This is the power of gathering: it inspires us, delightfully, to be more hopeful, more joyful, more thoughtful: in a word, more alive.
I don’t want food that comes from animals that are caged up and fed antibiotics. I am really suspicious of that kind of production of meat and poultry.
The decisions you make are a choice of values that reflect your life in every way.
I came to all the realizations about sustainability and biodiversity because I fell in love with the way food tastes. That was it. And because I was looking for that taste I feel at the doorsteps of the organic, local, sustainable farmers, dairy people and fisherman.
The problem with living in a fast-food nation is that we expect food to be cheap.
I’m an optimist. I’m hopeful.
I really appreciate the many neighbourhoods of Berkeley. There is still the butcher, the baker and the candlestick maker. And it has the University of California, which is the greatest gift, to my mind, to be close to it. It keeps the place alive.
Food should be cheap, and labor should be cheap, and everything should be the same no matter where you go; whether it’s a McDonald’s in Germany or one in California, it should be the same. And this message is destroying cultures around the world. Needless to say, agriculture goes with it.
We eat every day, and if we do it in a way that doesn’t recognize value, it’s contributing to the destruction of our culture and of agriculture. But if it’s done with a focus and care, it can be a wonderful thing. It changes the quality of your life.
We make decisions every day about what we’re going to eat. And some people want to buy Nike shoes – two pairs, and other people want to eat Bronx grapes and nourish themselves. I pay a little extra, but this is what I want to do.
The way we subsidize food makes it cheaper to go to McDonald’s and get a hamburger than a salad, and that’s insane. It’s pure government policy.
The biggest thing you can do is understand that every time you’re going to the grocery store, you’re voting with your dollars. Support your farmers’ market. Support local food. Really learn to cook.
A whole set of values comes with fast food: Everything should be fast, cheap and easy; there’s always more where that came from; there are no seasons; you shouldn’t be paid very much for preparing food. It’s uniformity and a lack of connection.
Food culture is like listening to the Beatles – it’s international, it’s very positive, it’s inventive and creative.
Whenever I want to know how to cook something, I can’t ask one chef – I have to ask six.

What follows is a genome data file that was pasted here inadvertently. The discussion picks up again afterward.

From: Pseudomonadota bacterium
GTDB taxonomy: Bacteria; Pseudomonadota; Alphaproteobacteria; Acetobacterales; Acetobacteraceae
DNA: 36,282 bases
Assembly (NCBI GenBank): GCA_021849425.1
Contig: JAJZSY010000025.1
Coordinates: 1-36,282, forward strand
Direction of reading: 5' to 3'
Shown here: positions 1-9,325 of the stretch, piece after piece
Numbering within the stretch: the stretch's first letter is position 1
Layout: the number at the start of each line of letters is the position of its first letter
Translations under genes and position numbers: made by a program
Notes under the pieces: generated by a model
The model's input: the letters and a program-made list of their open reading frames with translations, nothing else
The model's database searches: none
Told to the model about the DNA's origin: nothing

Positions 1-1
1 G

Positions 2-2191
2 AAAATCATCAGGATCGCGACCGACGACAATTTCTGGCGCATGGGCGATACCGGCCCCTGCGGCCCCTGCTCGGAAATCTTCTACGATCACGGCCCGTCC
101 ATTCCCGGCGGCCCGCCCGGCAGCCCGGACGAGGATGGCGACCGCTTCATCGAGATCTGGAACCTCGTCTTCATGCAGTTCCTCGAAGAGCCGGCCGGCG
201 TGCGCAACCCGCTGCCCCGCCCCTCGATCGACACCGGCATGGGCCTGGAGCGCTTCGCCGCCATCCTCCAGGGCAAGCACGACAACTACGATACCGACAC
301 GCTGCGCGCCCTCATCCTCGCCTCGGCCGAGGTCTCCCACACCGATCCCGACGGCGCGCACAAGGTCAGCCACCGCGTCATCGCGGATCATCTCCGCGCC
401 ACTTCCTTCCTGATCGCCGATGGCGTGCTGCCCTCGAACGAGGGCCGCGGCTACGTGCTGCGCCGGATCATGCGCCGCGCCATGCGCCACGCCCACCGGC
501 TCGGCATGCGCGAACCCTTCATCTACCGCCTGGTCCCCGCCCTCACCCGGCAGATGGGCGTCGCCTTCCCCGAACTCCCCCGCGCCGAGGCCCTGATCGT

I used to do calligraphy, and I’m afraid that has lapsed, but I’ve always been interested in book printing.
If I weren’t involved with food, I’d be working in architecture. Design is that critical to me.
I wanted people to come to the restaurant and feel at home, so I put it in a house.
My kitchen has a wood-burning oven, a large worktable, and windows all around, including one above the sink. I think whoever is washing the dishes needs to have a lot of beauty around.
People have become aware that way that we’ve been eating is making us sick.
I feel that good food should be a right and not a privilege, and it needs to be without pesticides and herbicides. And everybody deserves this food. And that’s not elitist.
I have been talking nonstop about the symbolism of an edible landscape at the White House. I think it says everything about stewardship of the land and about the nourishment of a nation.
I know once people get connected to real food, they never change back.
We all need to know how to cook. I can buy a chicken and have many meals come from it. Is it affordable? Yes. Cheap? No. I want to pay the farmers the right price for food. They deserve it. They are the most important people in the country besides our teachers.
I have a love affair with tomatoes and corn. I remember them from my childhood. I only had them in the summer. They were extraordinary.
Usually, cheap food is not nutritious. You’re feeding people, but you’re not really feeding people something that is good for them.
In countries around the world, people spend more money on food because they know how precious it is.
I have a fireplace in my kitchen that I light every night, no matter what.
I can’t imagine leaving the restaurant. It’s hard for me to separate my life from my work; I’m really thinking about what we’re doing every day.
I used to think that I wanted to be a hat maker, but I don’t think that would have worked out.